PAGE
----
High unemployment remains a big hurdle to a sustainable recovery, and investors are anxious to see improvement. Conflicting reports through the week have battered sentiment, with data showing private employers added more jobs than expected last month, but initial claims for jobless benefits unexpectedly rose last week.
Economists polled by Reuters expected the U.S. Labor Department report, due at 8:30 a.m. EDT to show a drop of 65,000 in non-farm payrolls in July as temporary U.S. Census Bureau jobs evaporated. Private employers are expected to have added 90,000 jobs.
Stocks have been consolidating for most of the week after rising 10 percent since early July. But if Friday's employment data pushes the S&P 500 to close above its June high, charts show there's little to keep the benchmark from extending the summer rally.
The S&P has been closing in on its intraday June high of about 1,131, which would open the door for a strong gain as charts show little overhead resistance.
S&P 500 futures rose 2.6 points and were above fair value, a formula that evaluates pricing by taking into account interest rates, dividends and time to expiration on the contract. Dow Jones industrial average futures dipped 4 points, and Nasdaq 100 futures up 4.25 points.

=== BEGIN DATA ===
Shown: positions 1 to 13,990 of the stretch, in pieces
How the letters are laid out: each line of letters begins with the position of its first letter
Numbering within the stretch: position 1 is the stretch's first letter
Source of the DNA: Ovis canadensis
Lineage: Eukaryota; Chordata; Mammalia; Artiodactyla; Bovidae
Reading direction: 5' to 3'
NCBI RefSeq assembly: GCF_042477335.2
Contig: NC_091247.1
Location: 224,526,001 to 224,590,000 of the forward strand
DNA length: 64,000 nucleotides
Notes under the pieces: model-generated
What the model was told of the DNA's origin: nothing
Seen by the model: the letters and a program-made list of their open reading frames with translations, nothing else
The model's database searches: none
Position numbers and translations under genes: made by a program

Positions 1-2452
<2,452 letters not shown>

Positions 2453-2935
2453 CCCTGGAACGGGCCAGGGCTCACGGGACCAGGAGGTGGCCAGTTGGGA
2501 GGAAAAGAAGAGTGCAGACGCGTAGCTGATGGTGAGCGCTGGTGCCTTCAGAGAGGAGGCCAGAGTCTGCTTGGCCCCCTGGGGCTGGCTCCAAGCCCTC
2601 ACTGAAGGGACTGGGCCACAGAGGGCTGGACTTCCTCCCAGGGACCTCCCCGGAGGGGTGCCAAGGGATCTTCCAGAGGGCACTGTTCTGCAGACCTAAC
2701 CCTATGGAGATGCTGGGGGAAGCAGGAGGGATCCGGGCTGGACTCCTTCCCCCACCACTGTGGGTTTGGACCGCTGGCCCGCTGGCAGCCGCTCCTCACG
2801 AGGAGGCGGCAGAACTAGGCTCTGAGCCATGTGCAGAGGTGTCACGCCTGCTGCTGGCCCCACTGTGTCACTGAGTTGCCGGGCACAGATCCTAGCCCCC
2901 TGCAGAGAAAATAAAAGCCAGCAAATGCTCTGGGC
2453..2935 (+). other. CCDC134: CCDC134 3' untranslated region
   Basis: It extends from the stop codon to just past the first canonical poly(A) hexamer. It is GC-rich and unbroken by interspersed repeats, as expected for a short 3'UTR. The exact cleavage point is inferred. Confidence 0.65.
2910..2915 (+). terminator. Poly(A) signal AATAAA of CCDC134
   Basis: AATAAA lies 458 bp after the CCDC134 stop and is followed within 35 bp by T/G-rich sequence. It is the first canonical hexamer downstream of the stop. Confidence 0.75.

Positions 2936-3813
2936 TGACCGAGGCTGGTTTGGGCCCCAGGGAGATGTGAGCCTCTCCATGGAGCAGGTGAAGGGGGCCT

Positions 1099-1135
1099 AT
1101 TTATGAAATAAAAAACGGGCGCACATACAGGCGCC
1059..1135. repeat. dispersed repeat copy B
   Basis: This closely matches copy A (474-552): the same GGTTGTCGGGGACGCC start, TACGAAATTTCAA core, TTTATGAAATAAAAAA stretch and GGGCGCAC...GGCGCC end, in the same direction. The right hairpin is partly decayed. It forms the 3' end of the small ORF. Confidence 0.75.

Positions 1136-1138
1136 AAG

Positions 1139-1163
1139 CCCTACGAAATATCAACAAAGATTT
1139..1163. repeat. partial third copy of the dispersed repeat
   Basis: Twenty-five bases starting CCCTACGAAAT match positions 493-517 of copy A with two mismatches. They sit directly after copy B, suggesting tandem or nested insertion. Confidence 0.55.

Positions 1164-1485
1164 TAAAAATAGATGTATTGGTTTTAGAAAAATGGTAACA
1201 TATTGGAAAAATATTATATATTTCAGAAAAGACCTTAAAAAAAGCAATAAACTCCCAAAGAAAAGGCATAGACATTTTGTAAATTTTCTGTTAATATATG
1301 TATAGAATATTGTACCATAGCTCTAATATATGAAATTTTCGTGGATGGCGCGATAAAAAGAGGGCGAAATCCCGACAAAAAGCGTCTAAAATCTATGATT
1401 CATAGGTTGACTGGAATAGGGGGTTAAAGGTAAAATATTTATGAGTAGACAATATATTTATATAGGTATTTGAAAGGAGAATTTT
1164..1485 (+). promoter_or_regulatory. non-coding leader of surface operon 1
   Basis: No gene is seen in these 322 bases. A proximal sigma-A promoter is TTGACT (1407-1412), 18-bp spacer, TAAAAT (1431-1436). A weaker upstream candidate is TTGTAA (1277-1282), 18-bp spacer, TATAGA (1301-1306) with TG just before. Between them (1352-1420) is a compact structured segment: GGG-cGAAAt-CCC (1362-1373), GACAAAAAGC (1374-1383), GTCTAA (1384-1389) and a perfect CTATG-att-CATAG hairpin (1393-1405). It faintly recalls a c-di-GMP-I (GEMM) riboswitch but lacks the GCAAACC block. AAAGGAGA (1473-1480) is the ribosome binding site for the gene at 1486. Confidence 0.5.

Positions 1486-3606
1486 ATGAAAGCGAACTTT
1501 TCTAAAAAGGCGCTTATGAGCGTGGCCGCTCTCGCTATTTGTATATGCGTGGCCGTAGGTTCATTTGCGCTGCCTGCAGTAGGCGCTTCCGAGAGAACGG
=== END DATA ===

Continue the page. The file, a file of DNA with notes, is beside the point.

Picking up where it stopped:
U.S.-listed shares of BP Plc added 1.8 percent to $41.42 in premarket trading. BP finished pumping cement into its ruptured oil well in the Gulf of Mexico on Thursday to seal off the source of the world's worst offshore spill, paving the way to permanently plug the blow-out later this month.
Kraft Foods Inc reported higher-than-expected quarterly profit and raised its target for cost savings from the acquisition of Cadbury. Its shares trading in Frankfurt were up 2 percent.
Activision Blizzard Inc could see interest after it forecast current-quarter profit and revenue below Wall Street targets, sending its shares down 6 percent after hours.
Shares of U.S. grain companies could be in focus after Russia halted grain exports.
Stocks edged lower Thursday as an unexpected rise in initial jobless claims and unimpressive July retail sales bruised sentiment.
(Reporting by Leah Schnurr; editing by Jeffrey Benkoe)